Celera to cease sale of genome data

9 May 2005

Celera Genomics, the private company that released details of the human genome sequence simultaneously with the publicly funded Human Genome Project (HGP), has announced that their genome database subscription business will be terminated. The company, originally set up by the scientist Dr Craig Venter, was the subject of major controversy as it planned to sell human genome information; critics argued that it was unethical not to place such important data in the public domain. The Celera Discovery System reportedly had around 25 corporate and 200 academic subscribers at its peak (see New York Times report), but profits from the venture were much lower than originally anticipated, largely due to the freely available HGP data; in recent years the company has moved to focus on developing novel therapeutics instead.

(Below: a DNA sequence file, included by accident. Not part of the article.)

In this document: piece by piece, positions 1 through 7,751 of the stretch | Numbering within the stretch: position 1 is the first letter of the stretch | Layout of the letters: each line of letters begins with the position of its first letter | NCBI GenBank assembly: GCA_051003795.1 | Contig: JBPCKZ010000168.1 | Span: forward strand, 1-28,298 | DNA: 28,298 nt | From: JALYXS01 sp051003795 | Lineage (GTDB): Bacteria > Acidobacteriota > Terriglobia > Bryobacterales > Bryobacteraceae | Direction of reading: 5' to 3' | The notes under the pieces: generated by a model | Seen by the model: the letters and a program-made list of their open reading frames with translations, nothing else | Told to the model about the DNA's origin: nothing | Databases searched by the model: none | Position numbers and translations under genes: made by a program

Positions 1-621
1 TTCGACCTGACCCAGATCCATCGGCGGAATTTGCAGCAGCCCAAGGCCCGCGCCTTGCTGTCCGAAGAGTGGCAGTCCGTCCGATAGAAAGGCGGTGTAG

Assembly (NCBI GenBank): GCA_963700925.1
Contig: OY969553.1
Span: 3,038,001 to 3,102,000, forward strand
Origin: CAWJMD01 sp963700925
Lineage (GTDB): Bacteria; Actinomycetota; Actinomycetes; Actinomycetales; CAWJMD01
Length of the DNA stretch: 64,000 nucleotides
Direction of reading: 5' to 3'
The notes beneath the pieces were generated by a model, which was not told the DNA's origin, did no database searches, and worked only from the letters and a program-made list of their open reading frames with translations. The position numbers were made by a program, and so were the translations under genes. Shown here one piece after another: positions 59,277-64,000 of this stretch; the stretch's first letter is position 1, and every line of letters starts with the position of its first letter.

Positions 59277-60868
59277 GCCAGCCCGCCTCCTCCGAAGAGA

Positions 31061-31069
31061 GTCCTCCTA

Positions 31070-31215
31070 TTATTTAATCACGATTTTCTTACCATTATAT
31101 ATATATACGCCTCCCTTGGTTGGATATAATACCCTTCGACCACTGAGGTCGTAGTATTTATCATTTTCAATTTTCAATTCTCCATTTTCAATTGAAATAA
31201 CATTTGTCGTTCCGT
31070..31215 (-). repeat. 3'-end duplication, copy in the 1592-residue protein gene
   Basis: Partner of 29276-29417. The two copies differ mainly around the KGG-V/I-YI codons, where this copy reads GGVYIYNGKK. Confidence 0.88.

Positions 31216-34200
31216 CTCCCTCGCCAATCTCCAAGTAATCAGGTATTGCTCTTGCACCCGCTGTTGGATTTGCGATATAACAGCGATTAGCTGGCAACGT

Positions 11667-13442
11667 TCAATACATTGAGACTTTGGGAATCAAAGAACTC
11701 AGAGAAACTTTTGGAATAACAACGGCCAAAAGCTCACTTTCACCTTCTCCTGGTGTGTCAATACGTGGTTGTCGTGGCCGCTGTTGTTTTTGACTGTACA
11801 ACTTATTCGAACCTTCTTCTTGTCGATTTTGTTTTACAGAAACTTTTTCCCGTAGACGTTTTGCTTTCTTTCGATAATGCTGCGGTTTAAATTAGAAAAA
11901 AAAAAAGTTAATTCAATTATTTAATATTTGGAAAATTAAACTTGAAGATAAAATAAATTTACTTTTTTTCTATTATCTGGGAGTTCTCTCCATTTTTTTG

30 billion base pairs of Celera data on human, rat and mouse genome sequences will now be made available for public access from July 2005 via the National Center for Biotechnology Information, although some proprietary data that is being used for the development of novel diagnostics will be retained. Dr Francis Collins, Director of the National Human Genome Research Institute (NHGRI), which led the international HGP, welcomed the move as a "wonderfully generous contribution" and a "strong endorsement of this kind of information ultimately being accessible to anybody". The animal genomes will be of particular value to the research community, because they are different strains from those sequenced by public sector initiatives, and the human data will useful for the further validation of HGP data.

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